Apple flavonols during fruit adaptation to solar radiation: Spectral features and technique for non-destructive assessment

Mark N. Merzlyak, Alexei E. Solovchenko, Alexei I. Smagin, Anatoly A. Gitelson

Research output: Contribution to journalArticlepeer-review

80 Scopus citations


Spectral properties of flavonols of three varieties (Golden Delicious, Antonovka, and Renet Simirenko) of anthocyanin-free apple fruit were investigated with reflectance spectroscopy. The results of spectral and biochemical analyses suggested that fruit reflectance in a broad spectral range 365-430 nm is strongly dependent on and, in sunlit fruit surfaces, governed by flavonols. The build up of peel flavonols (mainly rutin and other quercetin glycosides) resulted in a dramatic decrease of fruit reflectance in this range, flattening of the spectrum, and extending the region with low reflectance (4-5%) to ca. 410 nm. The spectral features observed suggest that flavonols contribute significantly to screening of excessive radiation, not only UV-A, but in the short-wave bands of chlorophyll and carotenoid absorption in the visible part of the spectrum as well. To retrieve quantitatively flavonol content from reflectance spectra, we tested the applicability of an inversion technique developed for non-destructive leaf pigment assessment. The model for flavonol content assessment was suggested in the form (R410-1-R460-1)R800, where R λ is reflectance at wavelength λ. The model was linearly related to flavonol content between 8 and 220 nmol/cm2 with the coefficient of determination r2=0.92 and root mean square error of flavonol estimation of 20 nmol/cm2 regardless of cultivar, chlorophyll, and carotenoid content.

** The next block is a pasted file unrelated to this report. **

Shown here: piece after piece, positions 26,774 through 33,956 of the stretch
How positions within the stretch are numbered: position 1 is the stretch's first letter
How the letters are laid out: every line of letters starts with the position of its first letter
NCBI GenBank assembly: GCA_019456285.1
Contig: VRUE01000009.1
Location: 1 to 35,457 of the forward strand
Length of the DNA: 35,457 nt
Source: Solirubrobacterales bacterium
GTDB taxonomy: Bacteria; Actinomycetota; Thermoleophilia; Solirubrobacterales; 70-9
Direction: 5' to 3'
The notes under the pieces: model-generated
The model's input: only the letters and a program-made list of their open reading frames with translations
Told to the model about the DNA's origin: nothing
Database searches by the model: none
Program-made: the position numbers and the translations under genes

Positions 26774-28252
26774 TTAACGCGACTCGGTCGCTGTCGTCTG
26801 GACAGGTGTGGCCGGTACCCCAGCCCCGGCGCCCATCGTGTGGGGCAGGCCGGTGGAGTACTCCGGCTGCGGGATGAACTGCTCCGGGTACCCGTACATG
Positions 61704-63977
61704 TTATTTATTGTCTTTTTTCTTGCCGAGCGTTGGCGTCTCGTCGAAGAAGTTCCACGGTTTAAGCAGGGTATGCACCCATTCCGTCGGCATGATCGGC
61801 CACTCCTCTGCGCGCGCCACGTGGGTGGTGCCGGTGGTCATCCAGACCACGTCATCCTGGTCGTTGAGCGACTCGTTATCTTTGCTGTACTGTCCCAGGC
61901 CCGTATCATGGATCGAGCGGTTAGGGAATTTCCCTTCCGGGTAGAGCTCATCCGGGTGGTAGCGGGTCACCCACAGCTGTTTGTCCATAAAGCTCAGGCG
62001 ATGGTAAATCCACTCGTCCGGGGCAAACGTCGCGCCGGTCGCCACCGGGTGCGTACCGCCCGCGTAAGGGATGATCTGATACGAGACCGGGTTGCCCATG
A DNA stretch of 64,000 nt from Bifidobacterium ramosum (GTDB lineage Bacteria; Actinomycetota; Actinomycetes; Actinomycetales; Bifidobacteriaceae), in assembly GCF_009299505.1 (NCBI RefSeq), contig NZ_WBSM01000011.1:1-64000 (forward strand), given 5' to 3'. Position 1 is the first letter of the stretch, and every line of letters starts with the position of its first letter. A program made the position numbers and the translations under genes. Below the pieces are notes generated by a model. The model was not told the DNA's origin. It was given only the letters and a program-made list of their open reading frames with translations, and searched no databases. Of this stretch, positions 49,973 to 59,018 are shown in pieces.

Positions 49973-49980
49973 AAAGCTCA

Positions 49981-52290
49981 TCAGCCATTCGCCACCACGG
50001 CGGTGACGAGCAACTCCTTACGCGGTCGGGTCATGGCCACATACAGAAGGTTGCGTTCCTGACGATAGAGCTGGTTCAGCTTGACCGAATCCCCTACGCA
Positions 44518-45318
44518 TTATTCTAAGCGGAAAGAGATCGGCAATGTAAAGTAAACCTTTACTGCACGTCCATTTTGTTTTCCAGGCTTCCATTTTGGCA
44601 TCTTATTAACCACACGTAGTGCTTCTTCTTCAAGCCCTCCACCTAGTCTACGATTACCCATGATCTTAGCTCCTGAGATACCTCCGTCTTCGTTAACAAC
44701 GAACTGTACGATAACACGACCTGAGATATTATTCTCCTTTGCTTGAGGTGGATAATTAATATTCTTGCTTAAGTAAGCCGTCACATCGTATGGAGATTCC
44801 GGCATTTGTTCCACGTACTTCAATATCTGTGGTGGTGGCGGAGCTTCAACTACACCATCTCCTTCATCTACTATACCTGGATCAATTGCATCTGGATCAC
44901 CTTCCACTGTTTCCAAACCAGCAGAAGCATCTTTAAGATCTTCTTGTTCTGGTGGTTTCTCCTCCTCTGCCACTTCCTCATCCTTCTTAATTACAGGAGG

Original languageEnglish (US)
Pages (from-to)151-160
Number of pages10
JournalJournal of Plant Physiology
Issue number2
StatePublished - Feb 21 2005


  • Adaptation to solar radiation
  • Apples
  • Flavonols
  • Non-destructive assessment
  • Reflectance

ASJC Scopus subject areas

  • Physiology
  • Agronomy and Crop Science
  • Plant Science


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